Is Delux magazine the new Alive – or at least the “black Alive”?
That’s what some folks on the street are saying about Delux, though editor Keith Griffin is hearing none of it.
“We’re not a black Alive even though that’s what a lot of people think, so I don’t respond to that,” says Griffin. “We’re Delux, and we’re not in competition with Alive. There’s no competition or negativity going on.”
He calls the bi-monthly Delux a “real St. Louis magazine presenting St. Louis for what it is,” a cosmopolitan city that isn’t as divided as is perceived. “People say we’re filling a void, giving a new outlook on the (black) community and showing other communities we have stuff going on that’s positive.”
Delux, which has two issues under its belt and is presenting its first concert this weekend at Home Friday with rapper Murphy Lee, is described by Griffin as “St. Louis’ hippest lifestyle, fashion, art, and music magazine.”
The first issue of Delux, which considers Complex and Fadar inspiration, featured developer Joe Edwards and urban party planner Wellz Fargo S.L.I.M. of Loose Cannon Entertainment as its cover subjects.
“Joe Edwards has this plan for diversity,” and that’s what this magazine is,” he says.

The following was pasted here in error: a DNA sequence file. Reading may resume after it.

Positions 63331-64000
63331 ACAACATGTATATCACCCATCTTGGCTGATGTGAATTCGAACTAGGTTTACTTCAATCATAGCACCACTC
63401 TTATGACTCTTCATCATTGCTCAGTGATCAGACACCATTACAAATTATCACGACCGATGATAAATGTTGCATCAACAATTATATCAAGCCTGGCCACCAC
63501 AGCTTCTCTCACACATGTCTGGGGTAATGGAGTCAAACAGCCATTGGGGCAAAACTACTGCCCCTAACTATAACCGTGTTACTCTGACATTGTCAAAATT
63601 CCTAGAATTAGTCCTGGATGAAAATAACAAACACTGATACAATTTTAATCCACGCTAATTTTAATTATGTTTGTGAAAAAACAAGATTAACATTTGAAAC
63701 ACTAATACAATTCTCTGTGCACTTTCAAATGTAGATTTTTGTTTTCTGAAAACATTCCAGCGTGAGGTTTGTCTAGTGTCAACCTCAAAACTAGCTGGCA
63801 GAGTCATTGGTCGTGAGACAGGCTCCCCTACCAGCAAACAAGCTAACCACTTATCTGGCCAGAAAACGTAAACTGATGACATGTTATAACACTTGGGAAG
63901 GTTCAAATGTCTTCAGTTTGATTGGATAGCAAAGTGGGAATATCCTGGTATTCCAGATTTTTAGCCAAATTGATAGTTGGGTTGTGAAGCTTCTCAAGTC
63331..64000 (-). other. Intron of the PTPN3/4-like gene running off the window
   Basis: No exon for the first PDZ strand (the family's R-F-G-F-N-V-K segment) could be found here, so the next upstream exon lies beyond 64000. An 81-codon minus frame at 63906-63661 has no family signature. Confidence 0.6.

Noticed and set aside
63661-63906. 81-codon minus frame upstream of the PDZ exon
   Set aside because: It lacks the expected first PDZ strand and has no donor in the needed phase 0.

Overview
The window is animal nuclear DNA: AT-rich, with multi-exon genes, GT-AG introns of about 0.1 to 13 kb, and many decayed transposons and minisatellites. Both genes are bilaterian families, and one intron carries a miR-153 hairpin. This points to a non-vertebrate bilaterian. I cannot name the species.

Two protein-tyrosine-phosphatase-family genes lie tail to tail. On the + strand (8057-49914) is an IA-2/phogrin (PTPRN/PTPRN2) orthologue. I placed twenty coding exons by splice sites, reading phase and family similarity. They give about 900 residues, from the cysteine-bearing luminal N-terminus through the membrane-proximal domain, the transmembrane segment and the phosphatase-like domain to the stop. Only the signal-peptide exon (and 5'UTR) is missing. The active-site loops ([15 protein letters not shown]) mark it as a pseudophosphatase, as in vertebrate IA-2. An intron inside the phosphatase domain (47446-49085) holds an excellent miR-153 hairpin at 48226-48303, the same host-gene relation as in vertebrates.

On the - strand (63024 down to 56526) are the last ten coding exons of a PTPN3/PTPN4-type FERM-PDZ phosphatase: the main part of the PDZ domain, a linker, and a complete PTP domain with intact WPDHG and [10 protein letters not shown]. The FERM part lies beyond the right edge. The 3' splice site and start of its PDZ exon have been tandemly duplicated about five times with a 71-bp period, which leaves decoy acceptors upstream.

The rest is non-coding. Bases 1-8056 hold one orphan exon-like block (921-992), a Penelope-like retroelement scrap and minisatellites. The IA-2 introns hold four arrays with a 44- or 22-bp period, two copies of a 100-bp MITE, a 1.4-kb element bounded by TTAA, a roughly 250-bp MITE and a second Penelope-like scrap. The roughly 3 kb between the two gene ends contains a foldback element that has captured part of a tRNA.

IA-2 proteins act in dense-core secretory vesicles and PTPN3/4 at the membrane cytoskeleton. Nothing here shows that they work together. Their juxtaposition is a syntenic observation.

That issue also included stories of DJ Deception, rapper Black Spade, blogging, and a car detailing business. November’s Money Power Respect issue, which Griffin and his staff are working on now for late October release, includes pieces on President Obama and healthcare, blacks and whites talking honestly about race in St. Louis, the nightclub the City, singer Teresa Jenee, and more.
The second issue, the Fly and Sexy Edition, was fashion-heavy.
Delux is Griffin’s first time foray into publishing, and his primary nine-to-five remains real estate (he’s still one-half of the Power Couple with his wife Carri, which debuted last year to provide elite events for St. Louis’ party crowd).
“It’s definitely been an experience,” Griffin says of publishing Delux. “I’ve done a lot, and never had anything this strenuous or tough.”
The biggest challenges in putting out was convincing potential sponsors to believe in something they hadn’t seen yet, “convincing advertisers we were really putting out a magazine.”
Deadlines are a crucial thing in the publishing business that’s proven challenging as well, and layout wasn’t a cakewalk either. Griffin brought on art director Jenn Carter, who has worked with St. Louis magazine.
Since they’re bi-monthly, they’ve devised a plan to stay visible between issues by having concerts, parties and special events, such as one over the summer for Derrty Entertainment’s Topher Jones.
Next up is Friday night’s unplugged concert with Lee, backed by a band plucked from an open audition at the City. The band features Kevin Dean (drums), Keisha Ellison (vocals), Nephari Burton (vocals), Krazee Rhythm (congo), and Dernard Thornton (bass).
Abesi Manyando, columnist and publicist for Delux, says they’re showcasing Lee because the breakthrough of the whole St. Lunatics crew a decade ago was “the first huge thing to happen in St. Louis in a long time, and people are interested in what they have going on now.”
– Murphy Lee Unplugged with Arty J and Jay-E, 8:30 p.m. Friday at Home, $10.
– Get more information at www.delux-mag.com and www.myspace.com/homenightclubstl.